Electrical Safety and Maintenance Training

There is nothing more important to an electrical safety program than to have a staff of technicians who have been properly trained and who are qualified to do their jobs efficiently and safely. Here are a few questions to think about: How do I know that all of my technicians are qualified? Have job/task analysis and hazards analysis been conducted? Do my technicians know what the hazards of electricity are and how to protect themselves? Have I conducted a needs assessment? Do I have a current job description for each of the crafts? So many questions; do you have any answers? You might be asking at this point, where do I start? Before any significant training can take place, an assessment must be conducted to determine what is needed. The needs assessment involves relevant company personnel who are aware of the job requirements and all applicable codes, standards, and regulations. Information that is collected will provide insights into any past or present performance problems that must be addressed in the training program. This process can also be used to determine whether or not training is the solution to any problems that may exist. There may be other factors that might affect performance that must be recognized and considered. These other factors could include the quality of procedures, human factors, management style, and work environment. Any one or all of these factors may affect job performance and safety.
By Dennis K. Neitzel, CPE

Training and Qualification Analysis
The results of the needs assessment should provide a good starting point for the job/task and hazards analyses and ultimately the design, development, implementation, and evaluation of the training program that will be needed in order to qualify your technicians. Another benefit to all this is that you will have a well defined job description for your technicians. This can also be extremely beneficial when it comes time to hire additional technicians because you have also developed a job description for posting an ad for employment. You might be asking the question: Why do I need to do all of this? My technicians know what they are doing because they have many years
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of field experience. The answer to this is found in NFPA 70E-2004, Article 205, “General Maintenance Requirements”, Section 205.1, “Qualified Persons”, which states: “Employees who perform maintenance on electrical equipment and installations shall be qualified persons as required in Chapter 1 and shall be trained in, and familiar with, the specific maintenance procedures and tests required.” Chapter 1, Article 100 defines a qualified person as: “One who has skills and knowledge related to the construction and operation of the electrical equipment and installations and has received safety training on the hazards involved.” When evaluating the qualification level of employees, remember there is a difference between ten years of experience and one year of experience repeated ten times. What classroom and on-the-job training have they received? Was the effectiveness of the training measured to ensure comprehen1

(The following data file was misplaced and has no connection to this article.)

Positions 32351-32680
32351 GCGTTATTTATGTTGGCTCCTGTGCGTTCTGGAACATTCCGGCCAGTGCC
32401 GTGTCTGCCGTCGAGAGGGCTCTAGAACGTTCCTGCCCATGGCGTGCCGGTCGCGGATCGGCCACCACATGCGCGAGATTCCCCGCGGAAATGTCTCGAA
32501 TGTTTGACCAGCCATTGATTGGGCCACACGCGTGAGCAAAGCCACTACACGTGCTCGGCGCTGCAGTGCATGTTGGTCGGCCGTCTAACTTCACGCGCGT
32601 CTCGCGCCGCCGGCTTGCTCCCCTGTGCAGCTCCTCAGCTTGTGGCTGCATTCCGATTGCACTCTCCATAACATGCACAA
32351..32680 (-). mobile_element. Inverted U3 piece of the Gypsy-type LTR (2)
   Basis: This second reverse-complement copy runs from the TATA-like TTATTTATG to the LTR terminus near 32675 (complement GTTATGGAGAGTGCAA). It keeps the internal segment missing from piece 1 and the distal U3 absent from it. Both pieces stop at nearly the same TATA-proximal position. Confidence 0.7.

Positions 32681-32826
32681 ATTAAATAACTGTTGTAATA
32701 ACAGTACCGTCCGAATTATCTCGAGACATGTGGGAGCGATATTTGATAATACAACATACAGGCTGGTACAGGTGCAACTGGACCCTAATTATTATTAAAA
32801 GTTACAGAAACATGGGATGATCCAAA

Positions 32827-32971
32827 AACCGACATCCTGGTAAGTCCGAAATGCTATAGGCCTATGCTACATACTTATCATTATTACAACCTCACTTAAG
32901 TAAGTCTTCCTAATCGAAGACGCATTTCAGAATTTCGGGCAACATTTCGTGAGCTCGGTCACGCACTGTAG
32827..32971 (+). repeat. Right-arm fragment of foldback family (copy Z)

sion? Were they required to demonstrate proficiency in the work practices involved? The quality and extent of the training program is extremely important. Studies in retention indicate that the average person will retain: • 10 percent of what they read (books and other written course materials) • 20 percent of what they hear (lecture) • 30 percent of what they see (illustrations – “a picture is worth a thousand words”) • 50 percent of what they see and hear (demonstrations and/or video) • 70 percent of what they say (discussion – two-way communication) • 90 percent of what they do and say (hands-on training – demonstrate proficiency) The more extensive the training program the better qualified the employee. As can be seen by the percentages above, the most effective training programs include a combination of lecture, demonstration, and hands-on instruction. As an example, an employee attends a class on circuit breaker maintenance and testing using the following agenda: (1) the instructor explains, in lecture and discussion, all of the maintenance and testing techniques; (2) the instructor then demonstrates those techniques on a circuit breaker; and (3) the employee performs hands-on maintenance and testing of the circuit breaker using the techniques that were presented, discussed, and demonstrated. In this example, employees, on average, would retain at least 90 percent of what they were taught. This method of training has proven to be the most effective means for qualifying employees. All this takes us back to the job/task and hazards analyses. The only way to really know whether or not an employee has been properly trained and qualified is to perform a job/task analysis as well as a hazards analysis. To do this, carefully study and record each step of a job, identify the tasks and elements that make up the job, identify existing or potential job hazards, and determine the best way to perform the job along with reducing or eliminating the hazards. The job hazards analysis can accomplish a great deal toward reducing accidents and injuries in the workplace, but it is only effective if it is reviewed and updated periodically. Even if no changes have been made in a job, hazards that were missed in an earlier analysis may be identified while performing the individual tasks. Any time a job/task or hazards analysis is revised, training in the new job methods or protective measures must be provided to all employees affected by the changes. Job/task and hazards analyses can also be used to train new employees on job steps and
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hazards.

The Hazards of Electricity
In order to fully comprehend the requirements for an effective technician training and qualification program, we must first have an understanding of the hazards of electricity. All of the studies reviewed have revealed three major hazards of electricity which are electrical shock, electrical arc-flash, and electrical arcblast. Each of these hazards will be addressed as to the physiological effect on the human body.

Electrical shock